To determine causes of apoptotic resistance, we analyzed 124 primary B cell NHL samples using BH3 profiling, a technique that measures the mitochondrial permeabilization upon exposure to synthetic BH3 peptides. Our cohort included samples from chronic lymphocytic leukemia (CLL), follicular lymphoma (FL), diffuse large B-cell lymphoma (DLBCL), high-grade B cell lymphoma with translocations in MYC and BCL2 (HGBL-DH), mantle cell lymphoma (MCL) and marginal zone lymphoma (MZL). While a large number of our samples displayed appropriate responses to apoptosis-inducing peptides, pro-apoptotic functional defects, implicating BAX, BAK, BIM or BID, were seen in 32.4% of high-grade NHLs (12/37) and in 3.4% of low-grade NHLs (3/87, p < 0.0001). The inhibition of single anti-apoptotic proteins induced apoptosis in only a few samples, however, the dual inhibition of BCL2 and MCL1 was effective in 83% of samples, indicating MCL1 was the most common cause of lack of response to the BCL2 inhibitor, venetoclax. We then profiled Toledo and OCI-Ly8 high-grade lymphoma cell lines to determine which drugs could reduce MCL1 expression and potentiate venetoclax responses. Doxorubicin and vincristine decreased levels of MCL1 and increased venetoclax-induced apoptosis (all p < 0.05). Overall, in primary NHLs expressing BCL2 that have no defects in pro-apoptotic signaling, a poor response to venetoclax is primarily due to the presence of MCL1, which may be overcome by combining venetoclax with doxorubicin and vincristine-based chemotherapy or with other anti-microtubule inhibitors.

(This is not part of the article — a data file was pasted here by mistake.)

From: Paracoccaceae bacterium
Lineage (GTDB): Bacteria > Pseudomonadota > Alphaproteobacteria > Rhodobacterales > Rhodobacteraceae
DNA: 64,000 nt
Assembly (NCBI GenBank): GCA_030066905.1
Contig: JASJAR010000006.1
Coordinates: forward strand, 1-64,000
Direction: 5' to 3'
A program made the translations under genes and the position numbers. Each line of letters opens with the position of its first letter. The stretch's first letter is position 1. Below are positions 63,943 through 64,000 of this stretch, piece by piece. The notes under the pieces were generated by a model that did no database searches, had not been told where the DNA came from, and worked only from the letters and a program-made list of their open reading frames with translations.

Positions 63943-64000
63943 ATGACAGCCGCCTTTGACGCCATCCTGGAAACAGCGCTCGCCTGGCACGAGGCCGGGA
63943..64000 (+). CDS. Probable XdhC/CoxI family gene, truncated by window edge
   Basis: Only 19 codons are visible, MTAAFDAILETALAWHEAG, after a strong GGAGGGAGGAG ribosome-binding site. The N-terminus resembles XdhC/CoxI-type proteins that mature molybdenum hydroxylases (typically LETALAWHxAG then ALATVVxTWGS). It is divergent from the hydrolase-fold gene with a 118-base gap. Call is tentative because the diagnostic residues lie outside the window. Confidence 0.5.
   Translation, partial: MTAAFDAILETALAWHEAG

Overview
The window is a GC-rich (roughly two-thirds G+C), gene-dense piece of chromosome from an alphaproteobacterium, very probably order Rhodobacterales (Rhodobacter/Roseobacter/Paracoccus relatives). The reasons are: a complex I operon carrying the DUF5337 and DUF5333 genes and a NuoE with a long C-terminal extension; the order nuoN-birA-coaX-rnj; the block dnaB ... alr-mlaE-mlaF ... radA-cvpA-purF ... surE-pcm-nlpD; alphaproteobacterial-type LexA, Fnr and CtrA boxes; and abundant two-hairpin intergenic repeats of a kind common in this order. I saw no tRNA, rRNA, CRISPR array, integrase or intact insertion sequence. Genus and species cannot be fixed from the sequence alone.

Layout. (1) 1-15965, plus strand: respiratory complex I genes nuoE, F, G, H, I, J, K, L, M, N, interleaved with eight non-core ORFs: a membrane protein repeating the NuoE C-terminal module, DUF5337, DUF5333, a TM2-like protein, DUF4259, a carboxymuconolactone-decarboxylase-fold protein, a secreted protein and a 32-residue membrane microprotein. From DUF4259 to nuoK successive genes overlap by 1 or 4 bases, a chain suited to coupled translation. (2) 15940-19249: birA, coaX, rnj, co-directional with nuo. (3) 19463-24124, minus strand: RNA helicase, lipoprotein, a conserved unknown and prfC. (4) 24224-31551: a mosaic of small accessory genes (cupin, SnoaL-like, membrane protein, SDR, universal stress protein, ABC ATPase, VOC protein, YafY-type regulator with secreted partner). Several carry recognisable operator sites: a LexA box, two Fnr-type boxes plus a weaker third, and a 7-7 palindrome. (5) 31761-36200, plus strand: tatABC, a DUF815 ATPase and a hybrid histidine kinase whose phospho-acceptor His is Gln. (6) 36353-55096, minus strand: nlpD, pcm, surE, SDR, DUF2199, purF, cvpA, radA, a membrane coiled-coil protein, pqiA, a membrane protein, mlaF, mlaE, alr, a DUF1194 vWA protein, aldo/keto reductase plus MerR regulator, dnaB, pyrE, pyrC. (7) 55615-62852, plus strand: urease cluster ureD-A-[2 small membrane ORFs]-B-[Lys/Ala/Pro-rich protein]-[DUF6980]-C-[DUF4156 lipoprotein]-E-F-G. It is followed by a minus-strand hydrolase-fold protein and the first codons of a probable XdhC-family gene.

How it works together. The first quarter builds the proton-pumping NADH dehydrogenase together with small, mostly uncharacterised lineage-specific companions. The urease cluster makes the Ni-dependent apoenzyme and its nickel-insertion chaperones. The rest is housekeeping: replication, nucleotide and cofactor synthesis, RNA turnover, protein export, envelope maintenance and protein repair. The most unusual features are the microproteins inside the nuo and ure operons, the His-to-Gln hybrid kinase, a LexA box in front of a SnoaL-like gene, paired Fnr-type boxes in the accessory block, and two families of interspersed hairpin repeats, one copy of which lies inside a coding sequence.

Keywords: BCL2; BH3 profiling; DLBCL; MCL1; NHL; apoptosis; venetoclax.